Hala: So you feel with Libya? You lived in both East and West and saw how much we love each other. You've see the cohesion between East and West.
Rana: It shall never fragmented
Hala: You can go out by yourself and drive your car to the East without anyone stopping you. Then came the events of the 17th of February. Even with that you can still drive your car to the East by yourself.
Rana: These events represent a temporary stage.
Hala: How so?
Rana: It will end in stability, in some way or form.
Hala: I came to talk to you today to understand how you think. We have received many calls and messages asking why you defend the opposition. Yes you may be in the opposition, but surely you cannot be opposed to (national) symbols, or against Libya?
Rana: You need to understand that I lived all my life in the Eastern region. All the people I know in the Eastern region are members of the events (euphemism for rebellion).
Hala: Excuse me, let us not generalize (that all Eastern Libyans are part of the rebellion)
Rana: Let me tell you something, I want to get my point across. The point I want to make is that when you reported certain things on TV, there were people in the Eastern region who disagreed with you. This I know from having spoken to people involved in the events.
Hala: My discussion with you today revolves around your reports. Tell me, did you go to bed hungry a single night in Tripoli?
Rana: No, did I say I went to bed hungry?
Hala: Did you spend a day without having your cell phone active? Did you find a single closed supermarket?
Rana: Yes, sometimes the supermarket was closed
Hala: sometimes, but supermarkets close (at night) even in regular circumstances.
Rana: There was a bread shortage, some suffered by not being able to acquire bread.
Hala: Did you go to bed hungry? Did you not find bread?
Rana: No, thankfully. Perhaps only in the first few days of the events, but then things were OK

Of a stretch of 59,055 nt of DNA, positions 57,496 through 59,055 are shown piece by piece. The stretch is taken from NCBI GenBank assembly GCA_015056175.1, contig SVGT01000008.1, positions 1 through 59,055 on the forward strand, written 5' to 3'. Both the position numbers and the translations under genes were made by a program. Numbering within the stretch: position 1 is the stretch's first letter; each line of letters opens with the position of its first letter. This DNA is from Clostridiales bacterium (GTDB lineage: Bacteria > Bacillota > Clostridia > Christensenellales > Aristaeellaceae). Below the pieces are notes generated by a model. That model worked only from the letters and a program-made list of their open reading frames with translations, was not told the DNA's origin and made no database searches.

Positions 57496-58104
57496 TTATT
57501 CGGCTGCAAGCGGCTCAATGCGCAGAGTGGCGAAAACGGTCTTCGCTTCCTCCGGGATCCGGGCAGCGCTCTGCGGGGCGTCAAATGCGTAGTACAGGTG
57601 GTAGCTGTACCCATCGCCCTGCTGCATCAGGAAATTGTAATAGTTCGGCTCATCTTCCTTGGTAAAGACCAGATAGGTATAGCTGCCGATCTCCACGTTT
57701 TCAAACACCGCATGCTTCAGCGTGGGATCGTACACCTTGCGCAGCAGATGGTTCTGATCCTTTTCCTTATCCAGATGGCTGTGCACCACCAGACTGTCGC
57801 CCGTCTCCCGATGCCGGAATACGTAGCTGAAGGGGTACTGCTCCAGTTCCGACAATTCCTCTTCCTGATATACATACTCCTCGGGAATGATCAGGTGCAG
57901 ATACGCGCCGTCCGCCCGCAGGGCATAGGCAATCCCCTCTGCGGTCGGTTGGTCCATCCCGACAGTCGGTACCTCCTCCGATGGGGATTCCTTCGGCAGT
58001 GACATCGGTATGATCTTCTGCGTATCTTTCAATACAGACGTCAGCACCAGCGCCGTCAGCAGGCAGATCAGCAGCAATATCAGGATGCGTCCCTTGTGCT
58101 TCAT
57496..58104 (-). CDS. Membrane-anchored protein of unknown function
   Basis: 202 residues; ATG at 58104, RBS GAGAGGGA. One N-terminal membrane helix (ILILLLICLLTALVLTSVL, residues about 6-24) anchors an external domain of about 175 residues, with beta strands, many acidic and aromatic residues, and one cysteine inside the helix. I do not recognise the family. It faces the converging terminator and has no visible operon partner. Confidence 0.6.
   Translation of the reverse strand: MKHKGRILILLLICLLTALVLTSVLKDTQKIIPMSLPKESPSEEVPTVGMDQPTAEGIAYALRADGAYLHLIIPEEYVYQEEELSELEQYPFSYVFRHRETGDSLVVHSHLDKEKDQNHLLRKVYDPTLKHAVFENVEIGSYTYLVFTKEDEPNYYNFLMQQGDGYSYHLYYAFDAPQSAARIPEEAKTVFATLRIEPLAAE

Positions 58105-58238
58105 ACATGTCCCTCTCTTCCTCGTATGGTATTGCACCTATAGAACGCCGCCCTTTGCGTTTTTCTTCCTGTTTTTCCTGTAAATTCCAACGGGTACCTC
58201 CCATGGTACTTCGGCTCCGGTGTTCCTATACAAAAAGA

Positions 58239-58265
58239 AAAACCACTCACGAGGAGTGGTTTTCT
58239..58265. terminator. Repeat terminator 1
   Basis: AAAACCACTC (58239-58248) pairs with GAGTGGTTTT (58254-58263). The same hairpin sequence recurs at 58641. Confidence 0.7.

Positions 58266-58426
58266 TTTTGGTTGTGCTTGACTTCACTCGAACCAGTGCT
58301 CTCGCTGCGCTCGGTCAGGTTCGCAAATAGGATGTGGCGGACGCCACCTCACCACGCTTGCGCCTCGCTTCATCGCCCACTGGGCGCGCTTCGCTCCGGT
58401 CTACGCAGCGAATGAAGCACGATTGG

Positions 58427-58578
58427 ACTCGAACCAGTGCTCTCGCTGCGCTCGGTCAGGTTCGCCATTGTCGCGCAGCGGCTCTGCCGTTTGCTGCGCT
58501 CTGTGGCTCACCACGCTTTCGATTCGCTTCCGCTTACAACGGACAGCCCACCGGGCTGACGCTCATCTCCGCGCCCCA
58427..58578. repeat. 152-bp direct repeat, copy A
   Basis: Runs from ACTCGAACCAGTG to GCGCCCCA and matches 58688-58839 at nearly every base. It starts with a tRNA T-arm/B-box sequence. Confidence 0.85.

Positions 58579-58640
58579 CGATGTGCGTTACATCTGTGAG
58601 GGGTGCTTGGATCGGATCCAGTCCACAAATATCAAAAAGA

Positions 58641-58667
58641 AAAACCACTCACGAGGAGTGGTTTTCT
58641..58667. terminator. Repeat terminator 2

Hala: We are now directing this discussion to all people in Tripoli. You are now lying to all people living in Tripoli. There may have been a bread crisis but not to the point of you not finding bread to eat.
Rana: In the beginning, people needed to show up really early to get bread and sometimes having to line up for long hours.
Hala: Considering the events, this wasn't so bad. In the end you never went hungry.
Rana: No I didn't go hungry.
Hala: When you were talking to outside media agencies, you gave them the impression we had a food crisis and stores were closed.
Rana: During a certain period this was true .
Hala: The things you allege are documented and available. Your allegation that communications were unavailable. How could that be when your cell account was always kept active by the Libyan government?
Rana: I did have an active account but the network was down in the beginning of the events.
Hala: The network wasn't down, there was a lot of usage. You were calling during that time and talking to your friends. There was heavy volume and sometimes we had to call 4 or 5 times to get the number, but it isn't true what you allege, that telecommunications were down.
Rana: All I said was that there was a crisis in the telecommunications.
Hala: Sometimes one has delusions or fantasies in one's head. One sees things that do not exist in
reality. When you express those delusions of yours even if unconsciously you spread rumours and falsehood. For these untruths, we are paying the price, through bombardment. Because of the untruths you've spread we will have battleships invading Libya.
Rana: All people changed their positions after the NATO airstrikes. There was a feeling among people that this shouldn't have happened.
Hala: Let's talk in full honesty with each other. I don't know you at a personal level. But we happen to know the same people and have some friends in common.